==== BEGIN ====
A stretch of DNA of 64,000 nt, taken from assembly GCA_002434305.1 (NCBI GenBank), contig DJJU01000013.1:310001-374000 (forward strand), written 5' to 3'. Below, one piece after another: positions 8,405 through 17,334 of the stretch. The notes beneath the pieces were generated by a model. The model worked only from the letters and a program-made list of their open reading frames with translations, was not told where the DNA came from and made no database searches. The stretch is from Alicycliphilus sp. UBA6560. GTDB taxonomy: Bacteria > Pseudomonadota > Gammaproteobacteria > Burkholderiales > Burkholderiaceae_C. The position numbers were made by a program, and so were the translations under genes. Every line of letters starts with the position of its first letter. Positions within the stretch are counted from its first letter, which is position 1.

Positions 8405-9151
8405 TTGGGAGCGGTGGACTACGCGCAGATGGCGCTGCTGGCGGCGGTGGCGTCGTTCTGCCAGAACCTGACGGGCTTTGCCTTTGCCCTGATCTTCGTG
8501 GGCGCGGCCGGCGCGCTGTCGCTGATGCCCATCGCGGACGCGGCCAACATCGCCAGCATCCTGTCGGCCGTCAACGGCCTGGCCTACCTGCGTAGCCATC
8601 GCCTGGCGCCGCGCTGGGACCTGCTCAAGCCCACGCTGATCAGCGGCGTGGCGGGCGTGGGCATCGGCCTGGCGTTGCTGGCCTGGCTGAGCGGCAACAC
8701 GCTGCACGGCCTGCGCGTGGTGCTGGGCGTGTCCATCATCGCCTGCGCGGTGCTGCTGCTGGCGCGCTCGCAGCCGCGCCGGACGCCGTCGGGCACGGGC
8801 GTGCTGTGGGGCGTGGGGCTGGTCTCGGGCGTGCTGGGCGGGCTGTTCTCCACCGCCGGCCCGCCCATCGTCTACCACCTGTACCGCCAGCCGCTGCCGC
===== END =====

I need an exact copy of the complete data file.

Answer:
A stretch of DNA of 64,000 nt, taken from assembly GCA_002434305.1 (NCBI GenBank), contig DJJU01000013.1:310001-374000 (forward strand), written 5' to 3'. Below, one piece after another: positions 8,405 through 17,334 of the stretch. The notes beneath the pieces were generated by a model. The model worked only from the letters and a program-made list of their open reading frames with translations, was not told where the DNA came from and made no database searches. The stretch is from Alicycliphilus sp. UBA6560. GTDB taxonomy: Bacteria > Pseudomonadota > Gammaproteobacteria > Burkholderiales > Burkholderiaceae_C. The position numbers were made by a program, and so were the translations under genes. Every line of letters starts with the position of its first letter. Positions within the stretch are counted from its first letter, which is position 1.

Positions 8405-9151
8405 TTGGGAGCGGTGGACTACGCGCAGATGGCGCTGCTGGCGGCGGTGGCGTCGTTCTGCCAGAACCTGACGGGCTTTGCCTTTGCCCTGATCTTCGTG
8501 GGCGCGGCCGGCGCGCTGTCGCTGATGCCCATCGCGGACGCGGCCAACATCGCCAGCATCCTGTCGGCCGTCAACGGCCTGGCCTACCTGCGTAGCCATC
8601 GCCTGGCGCCGCGCTGGGACCTGCTCAAGCCCACGCTGATCAGCGGCGTGGCGGGCGTGGGCATCGGCCTGGCGTTGCTGGCCTGGCTGAGCGGCAACAC
8701 GCTGCACGGCCTGCGCGTGGTGCTGGGCGTGTCCATCATCGCCTGCGCGGTGCTGCTGCTGGCGCGCTCGCAGCCGCGCCGGACGCCGTCGGGCACGGGC
8801 GTGCTGTGGGGCGTGGGGCTGGTCTCGGGCGTGCTGGGCGGGCTGTTCTCCACCGCCGGCCCGCCCATCGTCTACCACCTGTACCGCCAGCCGCTGCCGC